Wrong use of the Net can turn young voters off

Wrong use of the Net can turn young voters off.
That’s the brilliant conclusion of a new study by the Center for Democracy and Citizenship and the Center for Information and Research on Civic Learning and Engagement. Both are non-profit groups, according to a report by Reuters.

Online communication techniques such as sending text messages to cell phones and buying “banner ads” on Web sites, were more likely to alienate young people rather than win them over, the survey found. E‑mail updates and “get out the vote” messages were likely to turn off young people as well.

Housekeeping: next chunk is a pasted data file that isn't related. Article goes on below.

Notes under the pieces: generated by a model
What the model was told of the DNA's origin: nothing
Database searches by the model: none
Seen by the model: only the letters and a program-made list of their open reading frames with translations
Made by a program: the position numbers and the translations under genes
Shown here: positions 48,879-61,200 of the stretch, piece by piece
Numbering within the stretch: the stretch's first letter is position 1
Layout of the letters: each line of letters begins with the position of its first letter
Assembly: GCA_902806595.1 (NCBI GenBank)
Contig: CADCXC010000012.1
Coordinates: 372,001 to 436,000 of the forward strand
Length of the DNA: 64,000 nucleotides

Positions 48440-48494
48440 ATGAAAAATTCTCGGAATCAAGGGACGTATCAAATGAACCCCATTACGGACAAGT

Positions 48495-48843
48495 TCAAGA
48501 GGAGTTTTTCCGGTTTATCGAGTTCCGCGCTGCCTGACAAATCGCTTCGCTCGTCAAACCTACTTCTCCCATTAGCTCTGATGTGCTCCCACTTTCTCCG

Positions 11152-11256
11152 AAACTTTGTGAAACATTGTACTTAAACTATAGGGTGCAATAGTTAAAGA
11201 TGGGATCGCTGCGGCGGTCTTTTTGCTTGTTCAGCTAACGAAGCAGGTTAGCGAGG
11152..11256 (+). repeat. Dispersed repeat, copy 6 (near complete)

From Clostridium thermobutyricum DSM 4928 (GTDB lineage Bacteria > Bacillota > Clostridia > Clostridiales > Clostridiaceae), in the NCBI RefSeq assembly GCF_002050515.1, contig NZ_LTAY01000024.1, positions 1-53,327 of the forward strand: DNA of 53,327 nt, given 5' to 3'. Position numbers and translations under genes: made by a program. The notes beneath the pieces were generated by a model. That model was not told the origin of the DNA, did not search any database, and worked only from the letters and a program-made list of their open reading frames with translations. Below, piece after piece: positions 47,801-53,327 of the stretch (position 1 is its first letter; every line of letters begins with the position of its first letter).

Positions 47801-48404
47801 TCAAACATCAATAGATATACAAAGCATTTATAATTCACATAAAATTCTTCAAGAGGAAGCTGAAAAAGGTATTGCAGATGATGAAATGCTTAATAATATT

Other approaches, such as online chatrooms to answer questions, issue-specific e‑mail messages and “Web logs” with information about the campaign were more likely to attract attention, the survey found.

Two questions: One, did somebody actually pay for this bulletin? And, two, in the Modernist world, empirical evidence is necessary to assign the value of truth to any supposition, which explains the first question, but this “finding” is so obvious and elementary as to make me wonder: Do we really need a study to prove common sense?


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